Collagen-binding proteoglycan fibromodulin can determine stroma matrix structure and fluid balance in experimental carcinoma.

Research output: Contribution to journalArticle


Research on the biology of the tumor stroma has the potential to lead to development of more effective treatment regimes enhancing the efficacy of drug-based treatment of solid malignancies. Tumor stroma is characterized by distorted blood vessels and activated connective tissue cells producing a collagen-rich matrix, which is accompanied by elevated interstitial fluid pressure (IFP), indicating a transport barrier between tumor tissue and blood. Here, we show that the collagen-binding proteoglycan fibromodulin controls stroma structure and fluid balance in experimental carcinoma. Gene ablation or inhibition of expression by anti-inflammatory agents showed that fibromodulin promoted the formation of a dense stroma and an elevated IFP. Fibromodulin-deficiency did not affect vasculature but increased the extracellular fluid volume and lowered IFP. Our data suggest that fibromodulin controls stroma matrix structure that in turn modulates fluid convection inside and out of the stroma. This finding is particularly important in relation to the demonstration that targeted modulations of the fluid balance in carcinoma can increase the response to cancer therapeutic agents.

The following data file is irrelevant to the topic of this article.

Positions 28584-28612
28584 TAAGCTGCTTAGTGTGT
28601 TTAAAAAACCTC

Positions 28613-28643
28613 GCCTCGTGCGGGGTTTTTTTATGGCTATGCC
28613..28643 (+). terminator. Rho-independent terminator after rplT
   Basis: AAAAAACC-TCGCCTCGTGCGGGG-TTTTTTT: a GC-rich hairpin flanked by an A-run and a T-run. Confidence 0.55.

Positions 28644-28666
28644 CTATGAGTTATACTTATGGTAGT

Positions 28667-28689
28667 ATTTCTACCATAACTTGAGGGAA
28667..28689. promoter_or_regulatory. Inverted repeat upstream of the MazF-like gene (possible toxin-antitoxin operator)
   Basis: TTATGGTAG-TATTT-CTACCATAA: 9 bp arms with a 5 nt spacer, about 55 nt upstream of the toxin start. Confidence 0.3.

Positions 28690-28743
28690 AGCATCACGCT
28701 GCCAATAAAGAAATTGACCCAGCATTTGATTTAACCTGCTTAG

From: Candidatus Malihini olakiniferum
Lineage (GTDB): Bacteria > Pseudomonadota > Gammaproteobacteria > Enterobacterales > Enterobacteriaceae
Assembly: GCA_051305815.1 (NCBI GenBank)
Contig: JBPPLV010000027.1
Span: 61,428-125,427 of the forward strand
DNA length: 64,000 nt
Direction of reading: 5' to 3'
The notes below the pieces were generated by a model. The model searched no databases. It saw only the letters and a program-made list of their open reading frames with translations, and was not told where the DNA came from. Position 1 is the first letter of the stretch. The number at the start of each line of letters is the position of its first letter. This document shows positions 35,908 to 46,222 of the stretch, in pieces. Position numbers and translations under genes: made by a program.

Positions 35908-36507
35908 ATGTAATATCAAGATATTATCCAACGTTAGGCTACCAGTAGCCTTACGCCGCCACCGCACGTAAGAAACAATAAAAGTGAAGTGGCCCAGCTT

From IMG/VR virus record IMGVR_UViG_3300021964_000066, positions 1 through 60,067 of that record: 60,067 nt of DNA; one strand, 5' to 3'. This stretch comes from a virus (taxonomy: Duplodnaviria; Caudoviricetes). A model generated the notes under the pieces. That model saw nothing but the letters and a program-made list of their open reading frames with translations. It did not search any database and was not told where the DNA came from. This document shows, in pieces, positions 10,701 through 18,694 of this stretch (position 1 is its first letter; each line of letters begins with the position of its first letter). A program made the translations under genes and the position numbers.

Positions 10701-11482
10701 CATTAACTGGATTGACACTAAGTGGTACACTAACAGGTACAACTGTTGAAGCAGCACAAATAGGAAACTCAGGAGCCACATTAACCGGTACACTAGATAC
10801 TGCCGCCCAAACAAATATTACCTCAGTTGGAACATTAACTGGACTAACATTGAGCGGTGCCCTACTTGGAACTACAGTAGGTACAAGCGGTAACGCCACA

Research areas and keywords

Subject classification (UKÄ) – MANDATORY

  • Basic Medicine
  • Clinical Medicine
  • Other Clinical Medicine


  • fluid pressure, interstitial, inflammation, tumor physiology, physiology, TGF-beta
Original languageEnglish
Pages (from-to)13966-13971
JournalProceedings of the National Academy of Sciences
Issue number35
Publication statusPublished - 2007
Publication categoryResearch

Bibliographic note

The information about affiliations in this record was updated in December 2015. The record was previously connected to the following departments: Division III (013230700), Division V (013230900), Department of Experimental Medical Science (013210000), Åke Oldberg´s group (013212049), Oncology, MV (013035000), Connective Tissue Biology (013230151), Division of Infection Medicine (BMC) (013024020)

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